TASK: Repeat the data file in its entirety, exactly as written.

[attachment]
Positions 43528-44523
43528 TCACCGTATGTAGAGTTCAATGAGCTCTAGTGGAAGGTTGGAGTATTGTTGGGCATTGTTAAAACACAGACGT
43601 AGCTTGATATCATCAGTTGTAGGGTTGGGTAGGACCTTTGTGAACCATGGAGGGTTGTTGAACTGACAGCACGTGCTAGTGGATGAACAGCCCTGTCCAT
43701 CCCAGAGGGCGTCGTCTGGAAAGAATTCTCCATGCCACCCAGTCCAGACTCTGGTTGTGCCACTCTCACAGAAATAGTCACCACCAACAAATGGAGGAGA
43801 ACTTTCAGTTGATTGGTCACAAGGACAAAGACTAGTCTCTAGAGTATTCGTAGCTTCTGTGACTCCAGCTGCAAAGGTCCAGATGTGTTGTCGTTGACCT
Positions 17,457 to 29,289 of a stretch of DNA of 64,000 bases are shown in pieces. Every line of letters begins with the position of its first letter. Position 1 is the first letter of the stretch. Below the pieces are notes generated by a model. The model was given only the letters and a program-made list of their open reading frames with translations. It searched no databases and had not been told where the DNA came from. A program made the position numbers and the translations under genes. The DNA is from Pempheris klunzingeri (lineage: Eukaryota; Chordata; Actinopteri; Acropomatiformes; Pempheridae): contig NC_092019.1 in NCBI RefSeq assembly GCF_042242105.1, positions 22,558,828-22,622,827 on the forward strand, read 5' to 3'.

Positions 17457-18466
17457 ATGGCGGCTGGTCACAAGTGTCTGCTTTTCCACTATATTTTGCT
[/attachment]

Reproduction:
Positions 43528-44523
43528 TCACCGTATGTAGAGTTCAATGAGCTCTAGTGGAAGGTTGGAGTATTGTTGGGCATTGTTAAAACACAGACGT
43601 AGCTTGATATCATCAGTTGTAGGGTTGGGTAGGACCTTTGTGAACCATGGAGGGTTGTTGAACTGACAGCACGTGCTAGTGGATGAACAGCCCTGTCCAT
43701 CCCAGAGGGCGTCGTCTGGAAAGAATTCTCCATGCCACCCAGTCCAGACTCTGGTTGTGCCACTCTCACAGAAATAGTCACCACCAACAAATGGAGGAGA
43801 ACTTTCAGTTGATTGGTCACAAGGACAAAGACTAGTCTCTAGAGTATTCGTAGCTTCTGTGACTCCAGCTGCAAAGGTCCAGATGTGTTGTCGTTGACCT
Positions 17,457 to 29,289 of a stretch of DNA of 64,000 bases are shown in pieces. Every line of letters begins with the position of its first letter. Position 1 is the first letter of the stretch. Below the pieces are notes generated by a model. The model was given only the letters and a program-made list of their open reading frames with translations. It searched no databases and had not been told where the DNA came from. A program made the position numbers and the translations under genes. The DNA is from Pempheris klunzingeri (lineage: Eukaryota; Chordata; Actinopteri; Acropomatiformes; Pempheridae): contig NC_092019.1 in NCBI RefSeq assembly GCF_042242105.1, positions 22,558,828-22,622,827 on the forward strand, read 5' to 3'.

Positions 17457-18466
17457 ATGGCGGCTGGTCACAAGTGTCTGCTTTTCCACTATATTTTGCT